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Error Handling

CodeIgniter lets you build error reporting into your applications using the functions described below. In addition, it has an error logging class that permits error and debugging messages to be saved as text files.

Note

By default, CodeIgniter displays all PHP errors. You might wish to change this behavior once your development is complete. You'll find the error_reporting() function located at the top of your main index.php file. Disabling error reporting will NOT prevent log files from being written if there are errors.

Unlike most systems in CodeIgniter, the error functions are simple procedural interfaces that are available globally throughout the application. This approach permits error messages to get triggered without having to worry about class/function scoping.

CodeIgniter also returns a status code whenever a portion of the core calls exit(). This exit status code is separate from the HTTP status code, and serves as a notice to other processes that may be watching of whether the script completed successfully, or if not, what kind of problem it encountered that caused it to abort. These values are defined in application/config/constants.php. While exit status codes are most useful in CLI settings, returning the proper code helps server software keep track of your scripts and the health of your application.

The following functions let you generate errors:

show_error()

This function will display the error message supplied to it using the following error template:

application/views/errors/error_general.php

The optional parameter $status_code determines what HTTP status code should be sent with the error. If $status_code is less than 100, the HTTP status code will be set to 500, and the exit status code will be set to $status_code + EXIT__AUTO_MIN. If that value is larger than EXIT__AUTO_MAX, or if $status_code is 100 or higher, the exit status code will be set to EXIT_ERROR. You can check in application/config/constants.php for more detail.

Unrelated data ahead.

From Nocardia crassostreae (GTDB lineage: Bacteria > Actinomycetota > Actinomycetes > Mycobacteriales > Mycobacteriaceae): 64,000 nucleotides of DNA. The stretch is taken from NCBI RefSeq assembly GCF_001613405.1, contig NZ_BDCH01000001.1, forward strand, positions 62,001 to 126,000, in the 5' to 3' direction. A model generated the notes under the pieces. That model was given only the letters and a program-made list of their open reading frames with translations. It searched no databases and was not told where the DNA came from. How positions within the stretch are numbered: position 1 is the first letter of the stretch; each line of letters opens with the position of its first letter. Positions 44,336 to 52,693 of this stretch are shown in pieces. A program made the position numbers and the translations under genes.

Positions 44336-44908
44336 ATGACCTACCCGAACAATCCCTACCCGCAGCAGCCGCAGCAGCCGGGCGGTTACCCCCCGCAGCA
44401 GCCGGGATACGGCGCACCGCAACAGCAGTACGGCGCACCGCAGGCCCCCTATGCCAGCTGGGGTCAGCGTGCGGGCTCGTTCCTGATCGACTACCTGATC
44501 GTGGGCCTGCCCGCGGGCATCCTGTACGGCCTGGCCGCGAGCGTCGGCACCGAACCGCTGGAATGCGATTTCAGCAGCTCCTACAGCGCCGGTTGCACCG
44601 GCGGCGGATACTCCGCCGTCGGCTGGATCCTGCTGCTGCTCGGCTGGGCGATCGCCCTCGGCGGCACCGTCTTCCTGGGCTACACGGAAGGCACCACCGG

show_404()

This function will display the 404 error message supplied to it using the following error template:

application/views/errors/error_404.php

The function expects the string passed to it to be the file path to the page that isn't found. The exit status code will be set to EXIT_UNKNOWN_FILE. Note that CodeIgniter automatically shows 404 messages if controllers are not found.

CodeIgniter automatically logs any show_404() calls. Setting the optional second parameter to FALSE will skip logging.

log_message()

This function lets you write messages to your log files. You must supply one of three "levels" in the first parameter, indicating what type of message it is (debug, error, info), with the message itself in the second parameter.

Example:

if ($some_var == '')
{
        log_message('error', 'Some variable did not contain a value.');
}
else
{
        log_message('debug', 'Some variable was correctly set');
}

log_message('info', 'The purpose of some variable is to provide some value.');

There are three message types:

  1. Error Messages. These are actual errors, such as PHP errors or user errors.
  2. Debug Messages. These are messages that assist in debugging. For example, if a class has been initialized, you could log this as debugging info.
  3. Informational Messages. These are the lowest priority messages, simply giving information regarding some process. CodeIgniter doesn't natively generate any info messages but you may want to in your application.

Note

In order for the log file to actually be written, the logs directory must be writable. In addition, you must set the "threshold" for logging in application/config/config.php. You might, for example, only want error messages to be logged, and not the other two types. If you set it to zero logging will be disabled.

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